# Simulation Modes: DNS and LES

## DNS

When running in Direct Numerical Simulation (DNS) mode, it is assumed that the mesh is fine enough to resolve the Kolmogorov scales of turbulence. Therefore, in DNS mode the previously described equations are solved directly with no additional models being required. The transport coefficients correspond to the molecular transport coefficients, with one of these assumptions:

constant transport coefficients \(\mu\), \(\rho\alpha_C\), and \(\rho\alpha_T\), or

constant \(\nu = \mu / \rho\), \(\alpha_T\) and constant \(\alpha_C\), each of which is then multiplied by \(\rho\) in the construction of the diffusive terms.

Note that scaling arguments from simple kinetic theory indicate that the quantities \(\mu\), \(\rho\alpha_C\), and \(\rho\alpha_T\) are all independent of density and pressure but weakly dependent on temperature (\(T^{1/2}\) scaling), justifying use of constant parameters over the range of conditions of interest.

## LES

When running in Large Eddy Simulation (LES) mode, it is assumed that the Kolmogorov scales are not resolved. As a result, the numerical discretization acts as a filter on the governing equations, resulting in the following set of filtered equations:

where overbars indicate filtering and tildes indicate density-weighted (Favre) filtering (e.g., \(\tilde{\theta} = \overline{\rho \theta} / \overline{\rho}\)). When the code is run in LES mode, all variables correspond to their appropriate filtered version.

In the above equations, the final term in each of the momentum, potential temperature, and scalar equations is unclosed due to containing a filtered nonlinear function of the state quantities. These terms represent the effect of turbulent transport at unresolved scales. LES models attempt to account for these terms by invoking a gradient transport hypothesis, which assumes that turbulent transport acts similarly to molecular transport in that quantities are transported down their resolved gradients:

The model coefficients \(C_s, C_I, Pr_t, Sc_t\) have nominal values of 0.16, 0.09, 0.7, and 0.7, respectively (Martin et al., Theoret. Comput. Fluid Dynamics (2000)).

Note

Presently, we assume \(C_I =0\). This term is similar to the bulk viscosity term for molecular transport and should be added if the bulk viscosity term is added. It is believed to be small for low-Mach number flows, but there is some discussion in the literature about this topic. See Moin et al., “A dynamic subgrid-scale model for compressible turbulence and scalar transport”, PoF (1991); Martin et al., Subgrid-scale models for compressible large-eddy simulations”, Theoret. Comput. Fluid Dynamics (2000).

When substituted back into the filtered equtions, the gradient transport LES models take exactly the same form as the molecular transport terms, but with the constant molecular transport coefficients replaced by turbulent equivalents (e.g. \(\mu\) becomes the turbulent viscosity, \(\mu_{t}\)). Therefore, when the code is run in LES mode, the equation set remains the same, but all variables are interpereted as the appropriate filtered version and the turbulent transport coefficients are used. Molecular transport is omitted by default in the present LES implementation because the molecular transport coefficients are insignificant compared to turbulent transport for most LES grids. However, for fine LES grids, molecular transport and LES models may both be activated, with the effective transport coefficient being the sum of the molecular and turbulent coefficients.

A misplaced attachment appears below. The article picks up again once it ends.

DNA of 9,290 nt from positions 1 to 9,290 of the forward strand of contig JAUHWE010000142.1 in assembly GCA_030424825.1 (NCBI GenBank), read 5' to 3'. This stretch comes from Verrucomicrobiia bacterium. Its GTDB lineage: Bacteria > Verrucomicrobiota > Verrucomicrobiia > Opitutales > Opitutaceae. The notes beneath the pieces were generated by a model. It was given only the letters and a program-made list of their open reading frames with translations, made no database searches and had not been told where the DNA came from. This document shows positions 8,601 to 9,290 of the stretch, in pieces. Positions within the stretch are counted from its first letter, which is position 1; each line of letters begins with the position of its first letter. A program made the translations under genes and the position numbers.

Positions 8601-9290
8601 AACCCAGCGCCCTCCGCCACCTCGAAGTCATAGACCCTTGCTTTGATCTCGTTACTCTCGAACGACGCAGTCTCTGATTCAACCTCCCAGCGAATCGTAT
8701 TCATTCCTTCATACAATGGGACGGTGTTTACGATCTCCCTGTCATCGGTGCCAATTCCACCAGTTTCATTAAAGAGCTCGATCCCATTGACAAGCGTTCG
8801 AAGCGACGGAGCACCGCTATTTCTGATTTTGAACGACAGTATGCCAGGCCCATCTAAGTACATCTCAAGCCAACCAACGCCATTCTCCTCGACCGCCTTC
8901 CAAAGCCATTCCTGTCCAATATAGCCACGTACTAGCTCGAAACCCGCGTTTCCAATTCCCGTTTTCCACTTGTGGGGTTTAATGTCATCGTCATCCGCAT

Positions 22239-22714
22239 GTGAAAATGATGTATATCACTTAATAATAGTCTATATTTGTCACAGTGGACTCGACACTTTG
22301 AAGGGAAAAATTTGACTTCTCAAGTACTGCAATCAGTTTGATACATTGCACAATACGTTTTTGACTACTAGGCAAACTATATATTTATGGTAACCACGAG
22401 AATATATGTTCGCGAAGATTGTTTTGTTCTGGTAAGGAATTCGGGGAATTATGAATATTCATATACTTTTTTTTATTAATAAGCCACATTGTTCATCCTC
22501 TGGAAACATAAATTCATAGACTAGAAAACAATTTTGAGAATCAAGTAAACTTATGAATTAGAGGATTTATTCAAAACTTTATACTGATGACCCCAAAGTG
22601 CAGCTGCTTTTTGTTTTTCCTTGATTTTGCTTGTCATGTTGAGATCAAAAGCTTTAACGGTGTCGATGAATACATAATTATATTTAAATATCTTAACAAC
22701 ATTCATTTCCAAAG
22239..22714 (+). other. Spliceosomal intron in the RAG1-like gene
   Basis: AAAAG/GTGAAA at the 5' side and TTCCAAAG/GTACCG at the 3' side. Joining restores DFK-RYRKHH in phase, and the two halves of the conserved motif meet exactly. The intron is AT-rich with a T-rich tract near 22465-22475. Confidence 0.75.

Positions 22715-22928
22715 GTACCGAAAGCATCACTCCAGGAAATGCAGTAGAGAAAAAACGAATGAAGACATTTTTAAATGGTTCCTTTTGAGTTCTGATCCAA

It should also be noted that filtering affects the computation of pressure from density and potential temperature, but the nonlinearity in the equation of state is weak for \(\gamma = 1.4\), so the subfilter contribution is neglected:

ERF offers two LES options: Smagorinsky and Deardorff models, which differ in how \(\mu_{t}\) is computed.

### Smagorinsky Model

\(C_s\) is the Smagorinsky constant and \(\Delta\) is the cube root of cell volume, the representative mesh spacing.

where \(K = 2\mu_{t}\)

In the Smagorinsky model, modeling of \(\mu_{t}\) does not account for the turbulent kinetic energy (TKE) corresponding to unresolved scales and no extra equation for TKE is solved.

### Deardorff Model

Unlike the Smagorinsky model, the Deardorff model accounts for the contribution of TKE in modeling \(\mu_{t}\) and a prognostic equation for TKE is solved. The turbulent viscosity is computed as:

where the mixing length \(\ell = \Delta\) for unstable (or neutral) stratification, otherwise the mixing length is reduced as per Deardorff 1980:

The potential temperature gradient in the denominator dictates the stratification, which is scaled by a reference virtual potential temperature \(\theta_0\). The mixing length is set to a maximum of \(\Delta\) to prevent unbounded behavior under weakly stable conditions.

Then the equation solved to determine \(e^{sfs}\), the subfilter contribution to TKE, is:

where \(\sigma_k\) is a constant model coefficient representing the ratio of turbulent viscosity to turbulent diffusivity of TKE that should be order unity (e.g., Moeng 1984 uses TKE diffusivity of \(2 \mu_t\)), we have used the downgradient diffusion assumption

the eddy diffusivity of heat is

and the SFS heat flux is

The RHS terms of the TKE transport equation correspond to advection, shear production, buoyant production, diffusion, and dissipation.